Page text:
Dark Reading is part of the Informa Tech Division of Informa PLC

This site is operated by a business or businesses owned by Informa PLC and all copyright resides with them.Informa PLC's registered office is 5 Howick Place, London SW1P 1WG. Registered in England and Wales. Number 8860726.

Endpoint

2/6/2019
04:00 PM
Connect Directly
Twitter
LinkedIn
Google+
RSS
E-Mail
50%
50%

Google Tackles Gmail Spam with Tensorflow

Tensorflow, Google's open-source machine learning framework, has been used to block 100 million spam messages.

Google reports Gmail is blocking 100 million extra spam emails per day following the implementation of Tensorflow, its open source, machine-learning framework, to supplement existing spam detection.

Machine learning isn't new to Gmail: Google has long been using machine-learning models and rule-based filters to detect spam, and its current protections have reportedly prevented more than 99.9% of spam, phishing, and malware from landing in Gmail inboxes. Today's attackers seek new ways to hit Gmail's 1.5 billion users and 5 million business clients with advanced threats.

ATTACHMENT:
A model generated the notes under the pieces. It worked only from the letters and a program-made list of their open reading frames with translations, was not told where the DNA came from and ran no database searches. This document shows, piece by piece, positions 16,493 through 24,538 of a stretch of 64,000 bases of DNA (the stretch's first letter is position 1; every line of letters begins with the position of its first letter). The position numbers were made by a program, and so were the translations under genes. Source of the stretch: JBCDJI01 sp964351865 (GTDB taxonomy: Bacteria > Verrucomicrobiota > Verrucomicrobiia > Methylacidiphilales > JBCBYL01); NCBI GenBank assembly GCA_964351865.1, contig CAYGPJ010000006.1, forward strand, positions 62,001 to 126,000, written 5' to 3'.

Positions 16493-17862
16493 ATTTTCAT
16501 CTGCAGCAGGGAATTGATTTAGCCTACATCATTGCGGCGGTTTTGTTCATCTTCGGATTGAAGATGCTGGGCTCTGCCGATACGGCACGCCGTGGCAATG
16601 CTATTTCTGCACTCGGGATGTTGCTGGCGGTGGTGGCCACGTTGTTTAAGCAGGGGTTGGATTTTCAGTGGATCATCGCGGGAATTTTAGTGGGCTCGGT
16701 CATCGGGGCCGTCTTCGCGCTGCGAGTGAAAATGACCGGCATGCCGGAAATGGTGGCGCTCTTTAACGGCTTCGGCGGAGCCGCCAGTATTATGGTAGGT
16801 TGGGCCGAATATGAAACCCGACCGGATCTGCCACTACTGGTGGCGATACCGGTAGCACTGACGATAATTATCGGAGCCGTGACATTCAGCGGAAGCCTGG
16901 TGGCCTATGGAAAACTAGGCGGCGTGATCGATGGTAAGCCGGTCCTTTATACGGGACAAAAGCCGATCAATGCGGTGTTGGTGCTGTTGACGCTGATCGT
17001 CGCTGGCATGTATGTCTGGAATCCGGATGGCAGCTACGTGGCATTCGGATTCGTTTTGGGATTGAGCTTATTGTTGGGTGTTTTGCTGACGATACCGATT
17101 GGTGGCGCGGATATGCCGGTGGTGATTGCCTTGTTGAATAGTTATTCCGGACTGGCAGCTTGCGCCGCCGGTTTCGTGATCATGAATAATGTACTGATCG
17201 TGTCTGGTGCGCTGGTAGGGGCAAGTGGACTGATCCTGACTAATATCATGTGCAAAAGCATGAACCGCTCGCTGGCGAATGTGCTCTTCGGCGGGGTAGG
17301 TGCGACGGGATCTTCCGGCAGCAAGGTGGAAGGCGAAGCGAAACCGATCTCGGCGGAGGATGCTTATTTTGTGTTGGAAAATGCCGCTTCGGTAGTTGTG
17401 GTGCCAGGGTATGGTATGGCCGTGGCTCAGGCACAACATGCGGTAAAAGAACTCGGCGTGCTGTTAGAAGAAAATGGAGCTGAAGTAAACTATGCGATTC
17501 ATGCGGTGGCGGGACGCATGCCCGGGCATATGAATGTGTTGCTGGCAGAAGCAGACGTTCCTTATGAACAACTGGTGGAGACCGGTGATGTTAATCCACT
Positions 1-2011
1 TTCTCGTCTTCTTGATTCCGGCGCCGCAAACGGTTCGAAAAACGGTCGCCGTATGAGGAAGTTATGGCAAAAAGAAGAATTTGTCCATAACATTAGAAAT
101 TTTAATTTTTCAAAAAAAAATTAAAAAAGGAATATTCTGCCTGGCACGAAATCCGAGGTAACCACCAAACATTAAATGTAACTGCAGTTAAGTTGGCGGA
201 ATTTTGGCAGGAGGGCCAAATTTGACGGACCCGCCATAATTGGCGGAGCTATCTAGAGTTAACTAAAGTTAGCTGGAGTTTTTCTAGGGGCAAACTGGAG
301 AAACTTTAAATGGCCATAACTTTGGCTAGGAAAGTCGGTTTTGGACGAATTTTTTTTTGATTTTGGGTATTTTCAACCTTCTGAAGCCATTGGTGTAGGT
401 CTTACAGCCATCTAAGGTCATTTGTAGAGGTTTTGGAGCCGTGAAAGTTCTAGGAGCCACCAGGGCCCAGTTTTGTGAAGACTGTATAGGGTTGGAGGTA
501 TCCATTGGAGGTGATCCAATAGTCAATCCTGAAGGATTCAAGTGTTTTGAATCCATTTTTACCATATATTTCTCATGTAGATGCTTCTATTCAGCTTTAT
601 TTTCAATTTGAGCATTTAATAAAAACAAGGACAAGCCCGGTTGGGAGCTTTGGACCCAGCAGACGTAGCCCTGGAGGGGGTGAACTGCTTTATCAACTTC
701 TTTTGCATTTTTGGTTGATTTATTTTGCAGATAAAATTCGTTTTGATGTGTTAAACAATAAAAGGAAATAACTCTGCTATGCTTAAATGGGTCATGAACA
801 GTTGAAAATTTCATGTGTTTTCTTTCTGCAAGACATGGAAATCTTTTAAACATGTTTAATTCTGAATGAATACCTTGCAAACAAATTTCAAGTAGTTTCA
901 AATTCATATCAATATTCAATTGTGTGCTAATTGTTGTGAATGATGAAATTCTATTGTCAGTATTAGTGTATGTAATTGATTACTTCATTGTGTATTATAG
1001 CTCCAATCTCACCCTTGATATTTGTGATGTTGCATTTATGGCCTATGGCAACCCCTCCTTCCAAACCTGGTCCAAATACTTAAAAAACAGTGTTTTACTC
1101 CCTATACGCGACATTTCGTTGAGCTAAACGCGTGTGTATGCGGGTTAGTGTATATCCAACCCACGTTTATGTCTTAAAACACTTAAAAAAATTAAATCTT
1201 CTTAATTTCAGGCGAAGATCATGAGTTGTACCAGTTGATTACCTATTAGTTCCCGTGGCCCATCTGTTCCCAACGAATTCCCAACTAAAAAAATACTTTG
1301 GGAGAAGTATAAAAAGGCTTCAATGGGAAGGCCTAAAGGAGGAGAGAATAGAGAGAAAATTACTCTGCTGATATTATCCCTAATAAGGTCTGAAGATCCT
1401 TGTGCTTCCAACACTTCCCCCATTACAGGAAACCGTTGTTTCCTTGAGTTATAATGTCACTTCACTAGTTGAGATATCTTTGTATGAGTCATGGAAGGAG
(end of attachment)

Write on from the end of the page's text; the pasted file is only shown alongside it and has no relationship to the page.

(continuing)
Considering the size of Gmail's user base, 100 million extra messages doesn't seem like much. However, since it already blocks so much, the last remaining threats are toughest to identify.

Enter TensorFlow, an open source software library that developers can use to build artificial intelligence (AI) tools. It was developed by researchers and engineers from the Google Brain team within its AI division in 2015, and is used among companies including Google, Intel, SAP, Airbnb, and Qualcomm.